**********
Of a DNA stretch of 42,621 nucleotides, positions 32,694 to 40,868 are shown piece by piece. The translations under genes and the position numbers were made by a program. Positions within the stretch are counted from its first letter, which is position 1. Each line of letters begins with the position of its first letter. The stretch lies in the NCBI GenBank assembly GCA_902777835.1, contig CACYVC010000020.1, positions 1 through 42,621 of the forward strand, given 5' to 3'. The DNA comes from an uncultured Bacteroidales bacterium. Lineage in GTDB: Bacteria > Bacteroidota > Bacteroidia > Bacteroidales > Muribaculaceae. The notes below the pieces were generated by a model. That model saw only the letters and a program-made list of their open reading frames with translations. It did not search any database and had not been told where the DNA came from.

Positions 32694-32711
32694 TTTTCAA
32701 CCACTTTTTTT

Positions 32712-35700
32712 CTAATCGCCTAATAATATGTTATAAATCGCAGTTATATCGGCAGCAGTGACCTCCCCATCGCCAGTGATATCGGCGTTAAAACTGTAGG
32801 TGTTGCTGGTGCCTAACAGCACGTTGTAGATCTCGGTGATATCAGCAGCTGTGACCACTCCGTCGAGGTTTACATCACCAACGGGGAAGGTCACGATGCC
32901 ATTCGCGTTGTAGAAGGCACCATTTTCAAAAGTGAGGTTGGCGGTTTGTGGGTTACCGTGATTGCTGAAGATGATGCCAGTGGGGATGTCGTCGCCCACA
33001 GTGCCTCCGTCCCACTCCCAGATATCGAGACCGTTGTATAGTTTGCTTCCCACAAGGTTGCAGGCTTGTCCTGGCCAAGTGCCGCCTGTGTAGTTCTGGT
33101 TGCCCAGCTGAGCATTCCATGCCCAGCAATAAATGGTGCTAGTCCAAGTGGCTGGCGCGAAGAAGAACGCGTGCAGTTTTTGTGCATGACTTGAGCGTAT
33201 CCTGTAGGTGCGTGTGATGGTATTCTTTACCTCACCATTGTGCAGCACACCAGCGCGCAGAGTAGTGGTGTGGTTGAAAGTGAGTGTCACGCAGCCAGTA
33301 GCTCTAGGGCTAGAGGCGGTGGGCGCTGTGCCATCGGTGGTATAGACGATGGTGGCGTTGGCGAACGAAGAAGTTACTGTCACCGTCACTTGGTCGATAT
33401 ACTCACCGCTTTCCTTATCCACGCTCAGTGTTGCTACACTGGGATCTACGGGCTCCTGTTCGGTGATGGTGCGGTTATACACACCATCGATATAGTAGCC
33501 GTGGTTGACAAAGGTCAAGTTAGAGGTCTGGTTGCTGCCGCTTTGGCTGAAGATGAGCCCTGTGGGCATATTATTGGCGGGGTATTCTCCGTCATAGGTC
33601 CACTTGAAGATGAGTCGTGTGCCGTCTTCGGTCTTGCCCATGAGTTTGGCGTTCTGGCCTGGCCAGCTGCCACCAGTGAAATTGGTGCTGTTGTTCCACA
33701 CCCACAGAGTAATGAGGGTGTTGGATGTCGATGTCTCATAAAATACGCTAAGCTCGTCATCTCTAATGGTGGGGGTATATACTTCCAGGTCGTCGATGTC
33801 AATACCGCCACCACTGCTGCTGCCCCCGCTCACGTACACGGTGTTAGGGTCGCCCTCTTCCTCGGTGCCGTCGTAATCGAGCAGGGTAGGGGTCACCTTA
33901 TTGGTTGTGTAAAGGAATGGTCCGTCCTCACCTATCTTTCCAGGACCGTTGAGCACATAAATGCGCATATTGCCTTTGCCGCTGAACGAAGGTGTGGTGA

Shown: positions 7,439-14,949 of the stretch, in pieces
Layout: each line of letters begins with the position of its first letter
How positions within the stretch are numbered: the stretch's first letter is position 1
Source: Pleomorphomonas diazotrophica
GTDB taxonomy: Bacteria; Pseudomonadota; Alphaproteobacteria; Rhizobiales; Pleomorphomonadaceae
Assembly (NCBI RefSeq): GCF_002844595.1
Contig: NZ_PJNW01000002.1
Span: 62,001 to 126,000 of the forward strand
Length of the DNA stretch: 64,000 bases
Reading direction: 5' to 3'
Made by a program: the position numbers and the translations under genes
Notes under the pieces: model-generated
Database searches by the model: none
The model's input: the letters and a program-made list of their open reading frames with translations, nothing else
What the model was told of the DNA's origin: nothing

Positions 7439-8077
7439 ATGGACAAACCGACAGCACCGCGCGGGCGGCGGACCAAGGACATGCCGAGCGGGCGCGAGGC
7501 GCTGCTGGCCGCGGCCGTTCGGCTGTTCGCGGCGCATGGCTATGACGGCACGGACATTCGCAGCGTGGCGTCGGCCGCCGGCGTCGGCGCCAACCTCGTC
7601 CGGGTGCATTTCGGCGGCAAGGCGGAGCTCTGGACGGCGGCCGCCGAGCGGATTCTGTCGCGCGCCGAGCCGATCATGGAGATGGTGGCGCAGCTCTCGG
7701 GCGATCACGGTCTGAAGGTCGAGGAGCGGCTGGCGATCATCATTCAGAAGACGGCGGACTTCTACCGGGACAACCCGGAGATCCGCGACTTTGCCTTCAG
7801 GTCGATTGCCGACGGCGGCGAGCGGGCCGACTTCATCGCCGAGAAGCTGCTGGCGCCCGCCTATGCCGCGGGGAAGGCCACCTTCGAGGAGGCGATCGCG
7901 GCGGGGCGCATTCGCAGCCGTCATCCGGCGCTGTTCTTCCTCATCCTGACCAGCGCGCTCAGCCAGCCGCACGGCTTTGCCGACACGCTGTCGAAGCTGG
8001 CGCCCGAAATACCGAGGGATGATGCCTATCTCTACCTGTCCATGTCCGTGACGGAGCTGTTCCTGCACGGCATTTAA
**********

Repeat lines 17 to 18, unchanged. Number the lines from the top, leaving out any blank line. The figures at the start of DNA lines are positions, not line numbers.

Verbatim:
33801 AATACCGCCACCACTGCTGCTGCCCCCGCTCACGTACACGGTGTTAGGGTCGCCCTCTTCCTCGGTGCCGTCGTAATCGAGCAGGGTAGGGGTCACCTTA
33901 TTGGTTGTGTAAAGGAATGGTCCGTCCTCACCTATCTTTCCAGGACCGTTGAGCACATAAATGCGCATATTGCCTTTGCCGCTGAACGAAGGTGTGGTGA